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Punjabis’ koi gal nai attitude working against them during Covid-19: Capt

The CM was speaking during a virtual meeting with top industry leaders from across the country as part of a day-long brainstorming conference steered by Chandigarh University Chancellor Satnam Singh Sandhu.

By: Express News Service | Chandigarh | August 12, 2020 12:15:12 pm
Will challenge Essential Commodities (Amendment) Bill in court: Punjab CM“Riding roughshod over the farmers' concerns, the central government, of which the Shiromani Akali Dal (SAD) is a constituent, has imposed a central law on a state subject, thus eroding the federal structure of the country. We will challenge it in court,” Amarinder said in a statement.

Chief Minister Amarinder Singh on Tuesday said that the Punjabi spirit of ‘koyi gal nai’ (no worries) was causing people to delay going for testing and treatment during the pandemic. He blamed this attitude for Punjab having a Covid mortality rate higher than Haryana as patients were delaying going to the hospital till it was too late.

The CM was speaking during a virtual meeting with top industry leaders from across the country as part of a day-long brainstorming conference steered by Chandigarh University Chancellor Satnam Singh Sandhu.

During his address, he asserted his commitment to making Punjab an industrial powerhouse. Amarinder said he wanted the state to lead in both industry and agriculture, and he desires to kickstart the process of transformation within his lifetime.

Inviting the industry stalwarts to visit Punjab and gauge for themselves the conducive industrial climate created by his government, CM cited the state’s business friendly policies, seamless connectivity, high-end infrastructure, skilled labour, along with reputed educational institutions.

Amarinder lamented that the Akali politics had cost Punjab its industrial belt by pushing for state’s reorganisation in their bid to create a Sikh dominated state through the Punjab Suba movement.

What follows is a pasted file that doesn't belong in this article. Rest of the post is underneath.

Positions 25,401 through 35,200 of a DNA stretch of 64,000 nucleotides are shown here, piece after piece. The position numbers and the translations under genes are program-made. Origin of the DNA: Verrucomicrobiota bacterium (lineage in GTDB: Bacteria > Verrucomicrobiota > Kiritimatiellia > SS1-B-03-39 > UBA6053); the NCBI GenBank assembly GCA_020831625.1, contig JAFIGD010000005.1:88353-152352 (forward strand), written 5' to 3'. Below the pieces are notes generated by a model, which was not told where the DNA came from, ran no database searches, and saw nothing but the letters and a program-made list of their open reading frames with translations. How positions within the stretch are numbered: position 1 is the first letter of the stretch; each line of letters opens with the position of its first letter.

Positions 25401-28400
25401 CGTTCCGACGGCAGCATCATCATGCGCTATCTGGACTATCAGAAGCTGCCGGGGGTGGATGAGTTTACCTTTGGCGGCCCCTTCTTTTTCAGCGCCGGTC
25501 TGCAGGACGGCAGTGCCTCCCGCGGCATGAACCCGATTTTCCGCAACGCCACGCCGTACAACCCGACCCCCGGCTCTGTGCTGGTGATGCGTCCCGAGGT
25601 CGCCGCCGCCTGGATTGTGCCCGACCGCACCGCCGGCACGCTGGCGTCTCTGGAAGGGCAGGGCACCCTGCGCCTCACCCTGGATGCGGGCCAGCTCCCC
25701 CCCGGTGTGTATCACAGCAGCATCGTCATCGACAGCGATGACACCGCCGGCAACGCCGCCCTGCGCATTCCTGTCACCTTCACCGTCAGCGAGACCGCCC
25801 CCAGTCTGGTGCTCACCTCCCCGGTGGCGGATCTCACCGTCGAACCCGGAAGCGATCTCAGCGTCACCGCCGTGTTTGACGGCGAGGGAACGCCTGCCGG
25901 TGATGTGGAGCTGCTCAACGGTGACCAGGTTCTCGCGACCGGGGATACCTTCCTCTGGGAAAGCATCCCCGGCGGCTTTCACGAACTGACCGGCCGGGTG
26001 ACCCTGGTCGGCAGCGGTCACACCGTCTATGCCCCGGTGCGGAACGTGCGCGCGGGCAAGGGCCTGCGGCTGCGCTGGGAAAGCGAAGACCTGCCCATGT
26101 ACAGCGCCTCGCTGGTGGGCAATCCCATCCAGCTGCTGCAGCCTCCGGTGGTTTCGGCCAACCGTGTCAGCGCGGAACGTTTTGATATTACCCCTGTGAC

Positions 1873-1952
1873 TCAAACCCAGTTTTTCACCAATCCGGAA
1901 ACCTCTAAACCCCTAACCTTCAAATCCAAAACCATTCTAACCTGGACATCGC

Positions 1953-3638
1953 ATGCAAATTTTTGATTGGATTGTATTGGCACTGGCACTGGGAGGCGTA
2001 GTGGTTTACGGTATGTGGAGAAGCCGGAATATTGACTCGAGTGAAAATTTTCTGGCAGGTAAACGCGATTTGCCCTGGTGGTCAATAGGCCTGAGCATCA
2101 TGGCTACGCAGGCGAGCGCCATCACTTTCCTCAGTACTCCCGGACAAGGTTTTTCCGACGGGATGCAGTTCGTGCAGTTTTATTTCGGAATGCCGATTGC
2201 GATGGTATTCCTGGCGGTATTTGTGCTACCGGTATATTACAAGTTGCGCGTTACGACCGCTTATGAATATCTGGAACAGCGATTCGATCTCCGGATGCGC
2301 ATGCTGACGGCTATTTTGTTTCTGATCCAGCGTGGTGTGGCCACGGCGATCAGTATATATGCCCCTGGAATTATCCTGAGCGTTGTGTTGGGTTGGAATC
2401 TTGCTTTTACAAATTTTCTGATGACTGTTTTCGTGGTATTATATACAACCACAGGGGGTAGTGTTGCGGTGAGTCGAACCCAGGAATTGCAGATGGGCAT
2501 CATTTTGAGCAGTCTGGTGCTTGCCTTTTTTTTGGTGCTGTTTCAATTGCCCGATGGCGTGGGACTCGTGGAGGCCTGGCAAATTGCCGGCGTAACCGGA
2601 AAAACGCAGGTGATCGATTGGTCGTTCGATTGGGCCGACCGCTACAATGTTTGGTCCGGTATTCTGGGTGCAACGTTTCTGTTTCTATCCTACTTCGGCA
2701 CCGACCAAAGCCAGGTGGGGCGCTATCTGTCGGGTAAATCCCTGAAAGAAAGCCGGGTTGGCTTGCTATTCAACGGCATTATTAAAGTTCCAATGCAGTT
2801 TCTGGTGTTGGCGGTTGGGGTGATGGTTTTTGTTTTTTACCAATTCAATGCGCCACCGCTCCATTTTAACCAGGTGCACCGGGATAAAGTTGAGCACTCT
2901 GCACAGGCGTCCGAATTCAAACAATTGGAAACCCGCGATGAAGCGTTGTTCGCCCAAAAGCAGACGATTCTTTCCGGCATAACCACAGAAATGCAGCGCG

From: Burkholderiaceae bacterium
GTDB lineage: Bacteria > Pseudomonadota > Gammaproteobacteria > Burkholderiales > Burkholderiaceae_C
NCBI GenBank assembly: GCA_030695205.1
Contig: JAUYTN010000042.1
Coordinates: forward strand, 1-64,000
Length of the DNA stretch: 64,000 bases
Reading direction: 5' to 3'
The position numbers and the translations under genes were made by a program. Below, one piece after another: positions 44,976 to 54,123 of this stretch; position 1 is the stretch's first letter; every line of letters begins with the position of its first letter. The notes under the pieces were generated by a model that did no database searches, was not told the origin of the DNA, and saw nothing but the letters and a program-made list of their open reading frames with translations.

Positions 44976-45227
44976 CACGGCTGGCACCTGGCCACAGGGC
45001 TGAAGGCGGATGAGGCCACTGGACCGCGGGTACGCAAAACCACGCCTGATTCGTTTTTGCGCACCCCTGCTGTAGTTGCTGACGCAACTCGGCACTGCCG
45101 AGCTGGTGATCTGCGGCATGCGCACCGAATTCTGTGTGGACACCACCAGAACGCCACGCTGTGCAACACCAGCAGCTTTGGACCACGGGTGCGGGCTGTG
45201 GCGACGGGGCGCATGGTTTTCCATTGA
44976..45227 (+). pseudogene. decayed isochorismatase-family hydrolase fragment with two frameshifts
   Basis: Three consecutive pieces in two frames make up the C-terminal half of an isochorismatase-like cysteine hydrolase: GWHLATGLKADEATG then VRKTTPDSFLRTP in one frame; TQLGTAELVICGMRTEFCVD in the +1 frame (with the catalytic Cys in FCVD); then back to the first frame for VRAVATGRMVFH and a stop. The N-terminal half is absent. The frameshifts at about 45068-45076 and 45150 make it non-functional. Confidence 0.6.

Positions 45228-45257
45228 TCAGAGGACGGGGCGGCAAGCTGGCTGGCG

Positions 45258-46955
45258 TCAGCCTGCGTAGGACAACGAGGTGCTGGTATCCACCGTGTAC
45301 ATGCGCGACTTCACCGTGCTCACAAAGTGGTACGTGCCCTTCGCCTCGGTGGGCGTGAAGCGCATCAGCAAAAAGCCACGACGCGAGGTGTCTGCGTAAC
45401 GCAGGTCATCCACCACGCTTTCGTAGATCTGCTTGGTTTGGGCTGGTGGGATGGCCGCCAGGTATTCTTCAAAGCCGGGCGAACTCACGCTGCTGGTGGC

Further, he said that water crisis had impacted agriculture too, putting the state in a difficult situation. With agriculture not sustainable any longer due to the depleting ground water table, his government had gone into an over-drive to boost industrial development, he said, adding that the new rules allowing deferred clearance for industry would facilitate growth in this area.

The CM said that even during Covid crisis, the state has received investment of about Rs 2500 crore, adding that migrants were returning in large numbers since the lifting of the lockdown and 2.34 lakh units in Ludhiana were already operational.

Amarinder told the meeting that to revive industrial growth and economy in the post-Covid era, the state government had appointed a high-level expert committee headed by leading economist Montek Singh Ahluwalia to formulate short and medium term action plan.

Various leading industry leaders gave suggestions and raised concerns on the way forward. Sanjeev Mehta of Hindustan Unilever requested for 12-hour shifts to be allowed for workers and one designated person in the district administration to coordinate with the industry in the eventuality of spike in Covid-19 cases among the employees.

He also sought a nodal officer in the government to coordinate for the company’s proposed Rs 500 crore investment in the state. He offered partnership with the Punjab government for a women empowerment (Shakti) programme.

Biocon’s Kiran Mazumdar Shah said Punjab had immense opportunity for investing in digital healthcare and systems to create jobs. She added that Punjab has the ecosystem available that her company could leverage to create jobs for youth in the state.

The Chief Minister said healthcare infrastructure development was a key priority area for his government too and he had sought central government’s support for the same.

Tech Mahindra’s C P Gurnani, whose company is set to start the Plaksha University in the state next year, requested for innovation hubs in Patiala, Ludhiana and Mohali, for development and collaboration with the state government. Captain Amarinder pointed out that Mohali had been developed as an IT hub and the potential for industrial expansion and growth in the state was huge.

Volvo’s Vinod Aggarwal sought a clear state policy for the automotive industry. His company was certainly looking at Punjab as its next investment destination, he said, adding that auto labs could be set up for training the youth and giving them employment.

Uber’s Pawan Vaish called for early adoption of electric three-wheelers, and said his company offered great opportunity for transformation of informal to formal economy.

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